The Office for National Statistics in the UK published its quarterly findings concerning the British Gross Domestic Product that was recorded in the three months leading to September.
According to the findings of the economic report, the rebound reached 15.5 per cent, which fell short of the initial market expectations that were pointing to a potential growth of 15.8 per cent. This marks a noticeable recovery from the nearly 20 per cent crunch that was observed in the wake of the initial coronavirus fallout.
The impact of the smaller-than-expected GDP growth, which is exacerbated by the extended lockdowns across Britain, comes shortly after the poor unemployment data.
When considered together, the two factors underscore erratic and uneven recovery, which represents a major point of concern for the Bank of England. The BOE was recently compelled to broaden its Asset Purchase Facility in a bid to hedge against the risks of a no-deal Brexit on the 31st of December.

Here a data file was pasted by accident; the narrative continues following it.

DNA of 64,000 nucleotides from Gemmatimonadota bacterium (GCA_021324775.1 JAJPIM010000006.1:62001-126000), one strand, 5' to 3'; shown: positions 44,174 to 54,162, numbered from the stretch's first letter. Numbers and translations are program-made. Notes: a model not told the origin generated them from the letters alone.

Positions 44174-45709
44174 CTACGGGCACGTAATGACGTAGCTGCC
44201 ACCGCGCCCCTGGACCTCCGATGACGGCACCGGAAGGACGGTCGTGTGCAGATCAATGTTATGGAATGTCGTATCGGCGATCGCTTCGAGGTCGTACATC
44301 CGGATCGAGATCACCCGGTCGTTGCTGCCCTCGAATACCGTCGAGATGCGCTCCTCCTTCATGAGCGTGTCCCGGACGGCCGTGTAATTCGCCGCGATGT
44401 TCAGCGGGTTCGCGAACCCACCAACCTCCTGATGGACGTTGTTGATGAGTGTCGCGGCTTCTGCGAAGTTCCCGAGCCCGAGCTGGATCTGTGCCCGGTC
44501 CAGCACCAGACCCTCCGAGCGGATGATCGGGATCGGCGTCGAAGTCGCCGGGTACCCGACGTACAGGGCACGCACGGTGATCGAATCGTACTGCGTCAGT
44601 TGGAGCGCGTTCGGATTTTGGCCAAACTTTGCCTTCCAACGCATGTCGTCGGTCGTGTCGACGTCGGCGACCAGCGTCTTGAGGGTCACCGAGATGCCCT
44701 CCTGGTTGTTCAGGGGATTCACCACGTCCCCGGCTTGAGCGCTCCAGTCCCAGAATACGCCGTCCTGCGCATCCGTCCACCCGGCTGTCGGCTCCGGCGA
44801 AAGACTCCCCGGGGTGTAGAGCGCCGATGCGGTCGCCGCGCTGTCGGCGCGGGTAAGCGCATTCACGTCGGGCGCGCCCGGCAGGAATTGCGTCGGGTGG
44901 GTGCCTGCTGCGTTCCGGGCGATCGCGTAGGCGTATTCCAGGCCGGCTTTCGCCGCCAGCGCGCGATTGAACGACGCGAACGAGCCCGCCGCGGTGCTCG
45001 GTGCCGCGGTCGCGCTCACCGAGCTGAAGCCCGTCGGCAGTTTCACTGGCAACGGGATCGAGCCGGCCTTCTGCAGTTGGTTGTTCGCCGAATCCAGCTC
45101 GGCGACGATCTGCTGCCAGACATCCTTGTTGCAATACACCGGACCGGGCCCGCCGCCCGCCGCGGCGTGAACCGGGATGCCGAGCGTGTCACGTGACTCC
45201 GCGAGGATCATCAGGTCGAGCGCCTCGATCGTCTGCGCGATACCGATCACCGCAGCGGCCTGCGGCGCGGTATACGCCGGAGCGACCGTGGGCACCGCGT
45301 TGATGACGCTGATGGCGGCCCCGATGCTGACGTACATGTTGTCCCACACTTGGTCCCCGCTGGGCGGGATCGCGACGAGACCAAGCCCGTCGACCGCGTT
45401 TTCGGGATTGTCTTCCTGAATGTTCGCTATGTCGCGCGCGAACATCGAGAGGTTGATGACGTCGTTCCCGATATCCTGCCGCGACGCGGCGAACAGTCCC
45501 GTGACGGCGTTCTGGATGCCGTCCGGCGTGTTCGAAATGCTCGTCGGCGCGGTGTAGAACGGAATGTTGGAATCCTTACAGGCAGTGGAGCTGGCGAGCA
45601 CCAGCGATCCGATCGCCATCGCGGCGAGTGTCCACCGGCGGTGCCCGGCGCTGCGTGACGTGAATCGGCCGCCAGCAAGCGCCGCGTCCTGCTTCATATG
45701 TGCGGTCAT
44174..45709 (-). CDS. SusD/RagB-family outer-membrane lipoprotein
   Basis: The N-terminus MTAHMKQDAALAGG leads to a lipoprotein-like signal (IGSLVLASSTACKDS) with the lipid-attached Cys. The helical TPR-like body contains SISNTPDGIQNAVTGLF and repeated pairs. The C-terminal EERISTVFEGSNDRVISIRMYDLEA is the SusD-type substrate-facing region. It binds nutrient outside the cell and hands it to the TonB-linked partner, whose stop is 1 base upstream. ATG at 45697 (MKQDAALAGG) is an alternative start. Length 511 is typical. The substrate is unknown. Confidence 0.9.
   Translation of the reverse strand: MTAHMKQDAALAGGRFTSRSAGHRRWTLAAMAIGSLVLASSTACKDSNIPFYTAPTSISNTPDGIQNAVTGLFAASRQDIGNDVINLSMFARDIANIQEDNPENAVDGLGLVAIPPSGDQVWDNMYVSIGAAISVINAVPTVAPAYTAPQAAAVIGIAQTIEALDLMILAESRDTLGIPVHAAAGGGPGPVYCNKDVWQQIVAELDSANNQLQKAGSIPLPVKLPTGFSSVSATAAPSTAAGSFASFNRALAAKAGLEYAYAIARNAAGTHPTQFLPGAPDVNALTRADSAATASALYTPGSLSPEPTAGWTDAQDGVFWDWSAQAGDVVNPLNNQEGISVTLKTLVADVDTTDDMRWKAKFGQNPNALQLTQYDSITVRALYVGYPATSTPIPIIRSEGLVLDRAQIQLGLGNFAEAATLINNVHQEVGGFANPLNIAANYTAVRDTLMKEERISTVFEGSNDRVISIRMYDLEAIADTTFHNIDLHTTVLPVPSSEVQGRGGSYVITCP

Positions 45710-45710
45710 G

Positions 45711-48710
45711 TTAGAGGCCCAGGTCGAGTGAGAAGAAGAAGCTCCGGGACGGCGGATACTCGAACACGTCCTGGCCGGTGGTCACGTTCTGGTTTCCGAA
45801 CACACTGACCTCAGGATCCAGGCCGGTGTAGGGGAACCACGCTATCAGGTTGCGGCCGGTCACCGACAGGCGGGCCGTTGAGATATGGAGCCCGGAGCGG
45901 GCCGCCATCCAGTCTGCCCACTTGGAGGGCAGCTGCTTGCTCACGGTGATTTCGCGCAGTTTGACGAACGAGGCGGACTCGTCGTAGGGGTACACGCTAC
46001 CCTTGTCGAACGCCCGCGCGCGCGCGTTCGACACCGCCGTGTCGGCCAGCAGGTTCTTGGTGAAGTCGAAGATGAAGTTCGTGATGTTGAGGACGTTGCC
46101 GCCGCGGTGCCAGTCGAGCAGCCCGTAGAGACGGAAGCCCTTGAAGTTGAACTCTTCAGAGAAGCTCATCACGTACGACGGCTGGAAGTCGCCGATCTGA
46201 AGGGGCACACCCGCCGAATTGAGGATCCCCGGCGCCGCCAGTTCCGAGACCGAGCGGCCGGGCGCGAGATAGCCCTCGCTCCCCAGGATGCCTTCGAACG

At any rate, the downbeat GDP and unemployment statistics are likely to put extra pressure on the pound in the near-term, despite the currency's strengthening over the last couple of weeks.
As can be seen on the 4H chart below, the euro is currently gaining against the sterling, even as the underlying sentiment remains ostensibly bearish. The EURGBP managed to shoot back up within the boundaries of the descending channel, and this may not be just a minor ripple.
The price action looks ready to test the strength of the major support level (currently serving as resistance) at 0.89600 next. The MACD indicator demonstrates the marginally rising bullish momentum.